Romeo Tan hopes to help people understand more about Tourette’s with new drama

The actor says the aim is to portray his special needs character in ‘Happy Prince’ in a good light, not to make fun of him.

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When we spoke to Romeo Tan about his long-form drama Life Less Ordinary two years ago, he expressed his concerns about the challenges of playing a character with Asperger syndrome, a form of autism.

Fast forward to 2019, and the 34-year-old is set to take on another role as a person with special needs in Happy Prince - and he believes it will be an even bigger test of his acting capabilities.

In the upcoming Channel 8 drama, Romeo plays Wang Zi Le, a baker who earns the nickname “Happy Prince” (hence the title) due to his name (“Wang Zi” means “prince” in Mandarin) and optimistic personality. He also has Tourette syndrome, a neurological condition that causes him to make involuntary movements and vocalisations, or tics.

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“I’m still deciding what tics I want to use for my character because it’s going to be a three-month-long shoot, so I don’t want to do anything too difficult that might cause me to sprain my neck or something,” he quipped at the imaging session for Happy Prince early last week.

Romeo went on to explain that “there’s no right or wrong” when it comes to exhibiting the tics, as they can vary in type and intensity. “It could involve a lot of blinking or, like in the case of one of my friends, making certain sounds,” he said, giving a demonstration of the latter with a series of loud, sharp yelps. “But I think I’m going to go for something that’s subtle yet attention-grabbing enough.”

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According to the actor, Zi Le’s symptoms cause quite a few misunderstandings and inconveniences for him in the show. “For example, since he can’t control his movements, he might accidentally knock over a cup while serving customers, or a woman might mistake his facial tics as him winking at her,” he elaborated.

Because of this, Romeo hopes that with this role, he can bring more awareness to some of the struggles faced by those with the disorder. “We aim to portray him in a very good light, not to put him down or make fun of him,” he emphasised, when we asked if he is worried that some may be offended by his depiction.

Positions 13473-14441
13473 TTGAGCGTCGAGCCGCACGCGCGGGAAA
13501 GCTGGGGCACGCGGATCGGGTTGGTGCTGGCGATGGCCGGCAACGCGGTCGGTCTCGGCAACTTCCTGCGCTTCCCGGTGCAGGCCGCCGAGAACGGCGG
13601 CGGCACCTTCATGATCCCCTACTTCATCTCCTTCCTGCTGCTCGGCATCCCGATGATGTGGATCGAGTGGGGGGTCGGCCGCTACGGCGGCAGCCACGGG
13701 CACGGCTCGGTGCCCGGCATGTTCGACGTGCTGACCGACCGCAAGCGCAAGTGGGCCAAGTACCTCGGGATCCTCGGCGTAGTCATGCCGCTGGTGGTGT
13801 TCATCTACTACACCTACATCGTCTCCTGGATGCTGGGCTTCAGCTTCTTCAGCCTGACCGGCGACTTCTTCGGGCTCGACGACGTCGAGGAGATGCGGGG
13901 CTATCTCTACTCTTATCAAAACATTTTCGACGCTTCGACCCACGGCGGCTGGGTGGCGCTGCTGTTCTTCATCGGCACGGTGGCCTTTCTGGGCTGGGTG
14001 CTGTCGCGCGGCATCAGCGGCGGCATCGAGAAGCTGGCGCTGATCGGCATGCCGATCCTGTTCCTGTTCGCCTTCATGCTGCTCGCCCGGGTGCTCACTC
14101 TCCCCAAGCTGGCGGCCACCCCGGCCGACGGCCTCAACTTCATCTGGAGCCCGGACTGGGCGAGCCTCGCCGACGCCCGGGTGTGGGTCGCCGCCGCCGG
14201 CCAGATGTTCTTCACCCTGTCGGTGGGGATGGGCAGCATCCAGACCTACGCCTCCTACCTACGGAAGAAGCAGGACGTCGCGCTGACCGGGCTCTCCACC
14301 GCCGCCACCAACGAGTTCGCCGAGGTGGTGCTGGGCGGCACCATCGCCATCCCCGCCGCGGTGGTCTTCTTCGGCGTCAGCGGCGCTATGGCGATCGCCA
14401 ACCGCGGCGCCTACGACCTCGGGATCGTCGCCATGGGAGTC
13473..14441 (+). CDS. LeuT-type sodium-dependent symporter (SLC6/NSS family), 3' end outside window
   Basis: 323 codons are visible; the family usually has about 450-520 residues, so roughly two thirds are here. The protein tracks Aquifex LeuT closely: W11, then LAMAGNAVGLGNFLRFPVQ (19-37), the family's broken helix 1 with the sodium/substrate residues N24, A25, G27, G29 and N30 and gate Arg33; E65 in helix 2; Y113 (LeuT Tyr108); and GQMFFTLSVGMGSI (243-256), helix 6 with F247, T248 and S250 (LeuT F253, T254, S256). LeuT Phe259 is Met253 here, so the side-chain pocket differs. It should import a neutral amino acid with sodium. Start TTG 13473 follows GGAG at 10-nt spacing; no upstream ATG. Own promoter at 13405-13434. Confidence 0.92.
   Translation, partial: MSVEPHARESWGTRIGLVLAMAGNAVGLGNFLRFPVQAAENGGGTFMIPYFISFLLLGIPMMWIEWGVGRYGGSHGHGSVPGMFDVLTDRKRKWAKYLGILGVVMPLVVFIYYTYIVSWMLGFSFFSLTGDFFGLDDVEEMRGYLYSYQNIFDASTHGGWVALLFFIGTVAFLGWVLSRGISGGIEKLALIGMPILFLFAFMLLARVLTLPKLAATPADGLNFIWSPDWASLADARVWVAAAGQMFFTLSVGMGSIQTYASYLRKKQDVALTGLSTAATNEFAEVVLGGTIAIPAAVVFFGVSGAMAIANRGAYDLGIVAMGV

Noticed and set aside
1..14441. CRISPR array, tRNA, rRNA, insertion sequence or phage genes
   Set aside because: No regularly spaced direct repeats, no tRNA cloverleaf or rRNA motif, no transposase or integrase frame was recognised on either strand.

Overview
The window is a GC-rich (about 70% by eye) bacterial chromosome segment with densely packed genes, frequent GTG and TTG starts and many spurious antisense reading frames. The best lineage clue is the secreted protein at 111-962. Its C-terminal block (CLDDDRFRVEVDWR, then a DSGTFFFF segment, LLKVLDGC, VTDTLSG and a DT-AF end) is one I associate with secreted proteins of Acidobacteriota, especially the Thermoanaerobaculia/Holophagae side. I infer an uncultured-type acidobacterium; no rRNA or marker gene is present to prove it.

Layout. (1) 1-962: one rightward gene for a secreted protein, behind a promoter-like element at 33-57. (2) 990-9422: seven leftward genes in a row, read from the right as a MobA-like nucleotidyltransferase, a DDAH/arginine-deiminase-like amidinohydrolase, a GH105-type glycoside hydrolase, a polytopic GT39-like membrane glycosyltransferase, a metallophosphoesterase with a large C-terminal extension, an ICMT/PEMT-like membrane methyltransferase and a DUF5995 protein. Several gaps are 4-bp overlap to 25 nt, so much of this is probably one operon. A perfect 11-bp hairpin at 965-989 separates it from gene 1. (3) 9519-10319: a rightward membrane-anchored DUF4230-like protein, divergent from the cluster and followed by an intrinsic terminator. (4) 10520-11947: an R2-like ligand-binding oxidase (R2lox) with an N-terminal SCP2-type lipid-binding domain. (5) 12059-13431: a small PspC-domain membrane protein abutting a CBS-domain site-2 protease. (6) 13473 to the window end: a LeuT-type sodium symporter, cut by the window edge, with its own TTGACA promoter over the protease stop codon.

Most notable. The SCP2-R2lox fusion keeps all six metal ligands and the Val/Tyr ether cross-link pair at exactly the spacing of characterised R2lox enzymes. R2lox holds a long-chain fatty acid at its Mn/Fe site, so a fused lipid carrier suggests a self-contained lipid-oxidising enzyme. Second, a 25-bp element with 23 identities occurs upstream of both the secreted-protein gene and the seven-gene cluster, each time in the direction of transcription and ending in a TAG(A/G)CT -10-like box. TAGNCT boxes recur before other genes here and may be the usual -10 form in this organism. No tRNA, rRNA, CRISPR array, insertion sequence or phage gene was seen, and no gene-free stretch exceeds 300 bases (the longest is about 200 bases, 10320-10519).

“We want to help audiences understand more about Tourette’s and the issues that may arise from it, so I want to do more research to make my portrayal more realistic and natural.”

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Romeo Tan with Jeremy Goh, one of the people he met to find out more about Tourette syndrome. (Photo: Instagram/Romeo Tan)

Of course, part of that prep will involve speaking with people who have Tourette’s in real life, such as Jeremy Goh, whose story was featured in an episode of info-ed programme On The Red Dot in 2017. Romeo posted a photo from their meeting two days ago and wrote that he was “inspired by his willpower”.

When it comes to the technical aspects of acting, on the other hand, Romeo is pretty much all on his own. “For Life Less Ordinary, I just needed to be very naive and simple, with the mind of a kid,” he said. “But for Happy Prince, I’m actually very mature and say things that make sense, just with unusual movements and sounds every now and then.”

This means having to meticulously plan and remember where to display certain tics in the middle of chunks of lines in his script, which, in the long run, can be quite a challenge. “I think this role will really test my acting and my continuity,” he chuckled.

All the best, Romeo!

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Happy Prince premieres on January 15, 2020 at 9pm on Channel 8.
Catch it on Toggle-It-First from January 6, 2020.

Watch On The Red Dot’s episode on Tourette syndrome here.

Related:
Romeo Tan takes on most challenging role yet
Ian Fang once tried to be a pigeon’s knight in shining armour
Denise Camillia Tan gets her shortest haircut ever to play tomboyish fitness instructor

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